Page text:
Visions and views of America, as told by Pres. Biden and 22-year-old poet
MADISON, Wis. (WMTV) - Joe Biden brought messages of empathy and unity from the campaign trail to the White House in his first speech as the 46th President of the United States.
“The American story depends not on any one of us, not on some of us, but on all of us,” Biden said in his inaugural address, using “all,” “America” and “unity” as some of his top words.
Allison Prasch, an assistant professor and expert on political speeches at UW-Madison, said Biden mentioned words like “we” or “us” roughly three times more than the word “I.” She compared his speech to the Gettysburg Address, in which Abraham Lincoln did not mention the North and the South as divided entities. He, instead, spoke about the Union and American unity.
Inaugural addresses, as Prasch explained, are typically used by presidents to transcend differences across the nation, establish themselves as presidential figures and outline a vision of their policies.
In Biden’s speech, she explained, displaying empathy was another key characteristic. “Yes, he’s accessible, but he’s also speaking as a leader with very clear expectations. A humble ask of his audience [is], ‘Listen, we’re in this together, and the next weeks and months will be difficult and dark,’ but he’s presenting this message that we can get through it if we can do it together,” Prasch said.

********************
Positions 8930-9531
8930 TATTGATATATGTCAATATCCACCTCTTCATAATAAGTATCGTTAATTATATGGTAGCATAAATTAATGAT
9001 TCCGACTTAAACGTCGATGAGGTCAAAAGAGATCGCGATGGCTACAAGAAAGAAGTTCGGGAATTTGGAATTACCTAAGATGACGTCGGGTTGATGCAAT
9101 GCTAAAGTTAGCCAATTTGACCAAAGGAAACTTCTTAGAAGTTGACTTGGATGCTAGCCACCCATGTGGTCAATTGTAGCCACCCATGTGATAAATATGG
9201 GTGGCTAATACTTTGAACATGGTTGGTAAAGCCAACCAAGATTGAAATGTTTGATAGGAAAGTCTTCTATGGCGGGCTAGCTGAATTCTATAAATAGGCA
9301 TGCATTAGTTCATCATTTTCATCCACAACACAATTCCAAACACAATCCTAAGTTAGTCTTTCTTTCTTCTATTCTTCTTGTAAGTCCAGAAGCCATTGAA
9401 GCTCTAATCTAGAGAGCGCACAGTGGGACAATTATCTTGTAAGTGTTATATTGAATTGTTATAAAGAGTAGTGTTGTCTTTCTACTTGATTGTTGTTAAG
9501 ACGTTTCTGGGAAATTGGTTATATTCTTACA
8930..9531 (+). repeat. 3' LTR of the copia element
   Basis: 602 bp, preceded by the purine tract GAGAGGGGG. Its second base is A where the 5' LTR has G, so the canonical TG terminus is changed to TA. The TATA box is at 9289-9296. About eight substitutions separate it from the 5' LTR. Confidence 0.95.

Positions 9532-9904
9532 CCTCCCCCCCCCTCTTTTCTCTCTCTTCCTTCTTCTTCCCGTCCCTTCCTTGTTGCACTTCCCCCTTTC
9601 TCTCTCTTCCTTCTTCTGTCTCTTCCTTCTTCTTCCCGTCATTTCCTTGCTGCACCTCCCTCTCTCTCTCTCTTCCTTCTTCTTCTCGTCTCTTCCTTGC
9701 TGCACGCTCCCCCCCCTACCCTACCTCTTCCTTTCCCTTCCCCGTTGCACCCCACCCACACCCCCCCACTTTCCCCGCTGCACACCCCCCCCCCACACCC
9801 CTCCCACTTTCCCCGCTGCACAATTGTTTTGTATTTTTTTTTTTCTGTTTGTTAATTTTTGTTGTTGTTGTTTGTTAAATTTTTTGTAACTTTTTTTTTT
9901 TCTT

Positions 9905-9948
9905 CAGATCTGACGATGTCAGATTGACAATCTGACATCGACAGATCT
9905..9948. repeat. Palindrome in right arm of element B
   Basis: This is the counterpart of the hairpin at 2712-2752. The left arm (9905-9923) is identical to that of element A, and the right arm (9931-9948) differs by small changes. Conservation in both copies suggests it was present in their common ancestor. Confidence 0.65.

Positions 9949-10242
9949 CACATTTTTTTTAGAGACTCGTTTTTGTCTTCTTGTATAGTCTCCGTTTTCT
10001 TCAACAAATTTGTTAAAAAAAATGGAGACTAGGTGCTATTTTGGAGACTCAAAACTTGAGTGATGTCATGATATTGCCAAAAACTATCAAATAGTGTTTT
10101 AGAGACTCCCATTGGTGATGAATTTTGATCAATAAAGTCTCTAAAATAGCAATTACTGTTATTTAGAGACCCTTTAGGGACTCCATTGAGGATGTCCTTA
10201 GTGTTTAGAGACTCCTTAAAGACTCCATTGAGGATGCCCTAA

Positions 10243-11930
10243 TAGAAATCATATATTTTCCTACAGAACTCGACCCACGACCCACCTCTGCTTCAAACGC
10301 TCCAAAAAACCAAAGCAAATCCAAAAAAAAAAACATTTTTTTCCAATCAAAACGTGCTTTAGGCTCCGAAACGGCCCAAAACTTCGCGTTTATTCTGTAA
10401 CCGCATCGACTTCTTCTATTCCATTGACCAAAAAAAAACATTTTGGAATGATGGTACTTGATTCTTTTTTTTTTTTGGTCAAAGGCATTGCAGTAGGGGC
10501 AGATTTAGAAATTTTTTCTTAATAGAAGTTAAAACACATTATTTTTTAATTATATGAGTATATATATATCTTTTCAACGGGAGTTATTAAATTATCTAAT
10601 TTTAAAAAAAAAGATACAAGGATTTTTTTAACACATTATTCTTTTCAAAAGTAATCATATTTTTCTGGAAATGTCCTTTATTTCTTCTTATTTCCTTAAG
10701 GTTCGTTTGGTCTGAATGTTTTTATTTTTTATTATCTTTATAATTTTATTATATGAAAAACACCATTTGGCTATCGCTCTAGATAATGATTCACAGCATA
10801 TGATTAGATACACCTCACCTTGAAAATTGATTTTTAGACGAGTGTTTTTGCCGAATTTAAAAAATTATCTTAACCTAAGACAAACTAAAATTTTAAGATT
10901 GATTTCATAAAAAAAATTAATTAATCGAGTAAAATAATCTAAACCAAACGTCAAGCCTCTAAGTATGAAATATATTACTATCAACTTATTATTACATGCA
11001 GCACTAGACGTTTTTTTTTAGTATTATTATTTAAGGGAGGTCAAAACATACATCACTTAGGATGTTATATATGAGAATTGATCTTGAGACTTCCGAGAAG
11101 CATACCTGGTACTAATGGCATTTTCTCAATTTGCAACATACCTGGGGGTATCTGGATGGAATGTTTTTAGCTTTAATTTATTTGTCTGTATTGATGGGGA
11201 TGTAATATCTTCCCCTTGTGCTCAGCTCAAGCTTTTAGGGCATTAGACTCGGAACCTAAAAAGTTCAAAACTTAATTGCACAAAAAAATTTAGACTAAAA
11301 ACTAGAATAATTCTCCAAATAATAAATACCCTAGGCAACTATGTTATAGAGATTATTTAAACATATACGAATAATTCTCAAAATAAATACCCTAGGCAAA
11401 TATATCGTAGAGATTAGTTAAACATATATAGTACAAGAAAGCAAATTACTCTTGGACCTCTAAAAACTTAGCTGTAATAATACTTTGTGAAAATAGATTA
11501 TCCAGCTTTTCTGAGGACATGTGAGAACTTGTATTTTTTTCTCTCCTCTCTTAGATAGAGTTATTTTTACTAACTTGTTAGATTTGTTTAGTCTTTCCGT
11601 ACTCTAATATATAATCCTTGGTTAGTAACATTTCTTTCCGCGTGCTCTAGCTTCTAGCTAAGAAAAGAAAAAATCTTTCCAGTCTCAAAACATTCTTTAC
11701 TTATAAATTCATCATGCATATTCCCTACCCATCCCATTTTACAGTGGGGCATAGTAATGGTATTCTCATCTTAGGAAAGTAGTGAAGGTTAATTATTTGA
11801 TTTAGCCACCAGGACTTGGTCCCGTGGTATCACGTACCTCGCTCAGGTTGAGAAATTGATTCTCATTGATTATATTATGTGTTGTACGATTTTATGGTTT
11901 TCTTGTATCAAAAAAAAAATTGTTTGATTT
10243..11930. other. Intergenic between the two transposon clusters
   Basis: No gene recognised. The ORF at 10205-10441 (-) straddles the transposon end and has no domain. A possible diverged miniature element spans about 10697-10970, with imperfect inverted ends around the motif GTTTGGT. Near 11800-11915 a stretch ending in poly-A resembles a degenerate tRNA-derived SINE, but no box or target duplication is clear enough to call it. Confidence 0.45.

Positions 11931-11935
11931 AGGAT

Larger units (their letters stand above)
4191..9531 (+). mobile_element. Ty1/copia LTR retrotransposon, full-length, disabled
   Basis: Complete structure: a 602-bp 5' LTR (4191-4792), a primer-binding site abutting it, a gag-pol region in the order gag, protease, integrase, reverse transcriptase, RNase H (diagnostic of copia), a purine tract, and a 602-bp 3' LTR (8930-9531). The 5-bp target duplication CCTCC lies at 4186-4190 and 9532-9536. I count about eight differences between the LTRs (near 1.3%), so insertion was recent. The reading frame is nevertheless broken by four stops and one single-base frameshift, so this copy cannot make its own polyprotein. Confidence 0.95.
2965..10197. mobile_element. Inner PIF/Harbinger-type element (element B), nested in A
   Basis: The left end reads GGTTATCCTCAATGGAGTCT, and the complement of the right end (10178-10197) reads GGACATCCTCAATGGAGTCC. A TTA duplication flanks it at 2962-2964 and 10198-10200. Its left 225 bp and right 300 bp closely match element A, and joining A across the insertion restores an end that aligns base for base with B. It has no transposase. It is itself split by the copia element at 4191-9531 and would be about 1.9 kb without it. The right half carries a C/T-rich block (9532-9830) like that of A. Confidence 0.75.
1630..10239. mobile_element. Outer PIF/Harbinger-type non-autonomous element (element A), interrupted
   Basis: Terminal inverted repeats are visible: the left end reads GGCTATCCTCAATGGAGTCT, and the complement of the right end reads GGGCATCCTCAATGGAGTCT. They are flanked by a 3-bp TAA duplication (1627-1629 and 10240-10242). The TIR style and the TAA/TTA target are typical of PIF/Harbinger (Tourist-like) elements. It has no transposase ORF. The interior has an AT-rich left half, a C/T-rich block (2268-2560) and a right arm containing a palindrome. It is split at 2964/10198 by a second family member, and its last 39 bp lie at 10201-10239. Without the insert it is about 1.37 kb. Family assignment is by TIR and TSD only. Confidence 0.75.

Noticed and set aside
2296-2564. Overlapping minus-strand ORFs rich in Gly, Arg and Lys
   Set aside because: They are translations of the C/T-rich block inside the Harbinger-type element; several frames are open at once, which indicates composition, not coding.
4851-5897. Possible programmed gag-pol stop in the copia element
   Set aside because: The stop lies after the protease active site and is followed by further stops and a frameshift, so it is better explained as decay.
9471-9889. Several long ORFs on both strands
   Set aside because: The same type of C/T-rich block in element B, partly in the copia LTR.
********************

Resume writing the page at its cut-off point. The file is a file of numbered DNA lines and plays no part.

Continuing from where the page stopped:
Amanda Gorman, the youngest inaugural poet in U.S. history, also took the stage, reciting “The Hill We Climb.”
She read, “When day comes, we step out of the shade aflame and unafraid. The new dawn blooms as we free it. For there is always light. If only we’re brave enough to see it. If only we’re brave enough to be it.”
President Barack Obama praised her performance, writing it “more than met the moment.”
Dasha Kelly Hamilton, the Wisconsin Poet Laureate, said she was “enraptured” by the poem, as it was written and performed by a young Black woman.
“The themes that resonated with me,” Kelly Hamilton said, “were how she committed she was to telling the truth. It wasn’t just ‘America is the greatest patch of land on the planet.’ ‘America is an amazing patch of land on this planet, and we have so much a work to do.’”
She continued, “To be able to hold both—celebration of our legacy and also the work that we have to do-- I love that she was able to hold both at the same time.”
Prasch also noted that “intentional,” non-verbal messages were sent by the new administration (thousands of flags filling the National Mall and the candle ceremony Tuesday night) to convey the same messages of empathy and unity.
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